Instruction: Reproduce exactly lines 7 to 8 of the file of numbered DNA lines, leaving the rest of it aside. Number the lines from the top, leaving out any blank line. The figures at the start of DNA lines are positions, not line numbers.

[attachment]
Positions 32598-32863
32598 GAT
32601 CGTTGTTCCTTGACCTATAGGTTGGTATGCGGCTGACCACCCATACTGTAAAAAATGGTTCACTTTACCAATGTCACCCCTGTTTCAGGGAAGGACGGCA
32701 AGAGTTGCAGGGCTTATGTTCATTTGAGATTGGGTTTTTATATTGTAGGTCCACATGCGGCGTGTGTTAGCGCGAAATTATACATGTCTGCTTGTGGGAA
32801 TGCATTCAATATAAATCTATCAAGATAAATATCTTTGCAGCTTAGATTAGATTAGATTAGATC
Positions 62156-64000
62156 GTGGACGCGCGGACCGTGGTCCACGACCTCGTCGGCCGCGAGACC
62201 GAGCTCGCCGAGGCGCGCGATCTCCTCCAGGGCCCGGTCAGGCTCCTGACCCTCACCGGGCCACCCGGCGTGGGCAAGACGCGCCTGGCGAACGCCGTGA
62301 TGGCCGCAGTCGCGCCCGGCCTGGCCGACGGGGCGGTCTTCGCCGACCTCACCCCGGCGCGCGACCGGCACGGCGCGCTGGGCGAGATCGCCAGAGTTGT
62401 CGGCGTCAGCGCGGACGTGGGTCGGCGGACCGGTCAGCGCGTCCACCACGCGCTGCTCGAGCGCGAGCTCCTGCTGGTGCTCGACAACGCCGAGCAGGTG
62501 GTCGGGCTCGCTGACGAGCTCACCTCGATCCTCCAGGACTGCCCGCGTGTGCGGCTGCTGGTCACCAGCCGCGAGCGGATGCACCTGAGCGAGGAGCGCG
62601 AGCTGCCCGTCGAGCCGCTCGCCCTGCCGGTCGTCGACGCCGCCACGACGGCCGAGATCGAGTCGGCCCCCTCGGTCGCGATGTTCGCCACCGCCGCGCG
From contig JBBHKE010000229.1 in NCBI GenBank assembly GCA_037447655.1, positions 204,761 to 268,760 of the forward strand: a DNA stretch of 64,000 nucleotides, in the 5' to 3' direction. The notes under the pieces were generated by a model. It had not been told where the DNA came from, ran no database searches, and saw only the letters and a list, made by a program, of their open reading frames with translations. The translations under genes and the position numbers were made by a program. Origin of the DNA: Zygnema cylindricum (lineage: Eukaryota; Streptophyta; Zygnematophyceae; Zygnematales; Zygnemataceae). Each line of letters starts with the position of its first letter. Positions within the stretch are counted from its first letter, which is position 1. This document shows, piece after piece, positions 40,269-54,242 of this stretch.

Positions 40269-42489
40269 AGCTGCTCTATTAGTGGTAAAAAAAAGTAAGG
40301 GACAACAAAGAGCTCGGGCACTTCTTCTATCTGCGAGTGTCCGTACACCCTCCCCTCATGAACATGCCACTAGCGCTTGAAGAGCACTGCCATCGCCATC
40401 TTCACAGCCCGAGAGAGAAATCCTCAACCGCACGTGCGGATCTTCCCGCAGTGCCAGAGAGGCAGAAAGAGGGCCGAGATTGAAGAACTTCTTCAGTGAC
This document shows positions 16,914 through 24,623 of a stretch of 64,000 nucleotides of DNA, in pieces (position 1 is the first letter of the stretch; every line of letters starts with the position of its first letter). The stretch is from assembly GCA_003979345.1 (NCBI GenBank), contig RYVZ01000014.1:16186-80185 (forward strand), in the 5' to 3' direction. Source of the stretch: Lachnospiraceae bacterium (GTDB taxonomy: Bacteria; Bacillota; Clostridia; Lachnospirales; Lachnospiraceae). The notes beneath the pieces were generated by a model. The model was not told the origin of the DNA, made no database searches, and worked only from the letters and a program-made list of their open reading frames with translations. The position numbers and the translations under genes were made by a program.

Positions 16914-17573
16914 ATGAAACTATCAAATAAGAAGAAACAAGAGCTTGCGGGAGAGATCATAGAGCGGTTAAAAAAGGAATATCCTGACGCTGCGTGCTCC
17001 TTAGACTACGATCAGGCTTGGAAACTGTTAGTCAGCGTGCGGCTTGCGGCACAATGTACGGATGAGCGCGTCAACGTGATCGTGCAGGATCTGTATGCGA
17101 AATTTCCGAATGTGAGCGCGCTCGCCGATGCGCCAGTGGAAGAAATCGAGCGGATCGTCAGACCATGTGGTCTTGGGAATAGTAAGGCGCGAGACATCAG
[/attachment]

62156 GTGGACGCGCGGACCGTGGTCCACGACCTCGTCGGCCGCGAGACC
62201 GAGCTCGCCGAGGCGCGCGATCTCCTCCAGGGCCCGGTCAGGCTCCTGACCCTCACCGGGCCACCCGGCGTGGGCAAGACGCGCCTGGCGAACGCCGTGA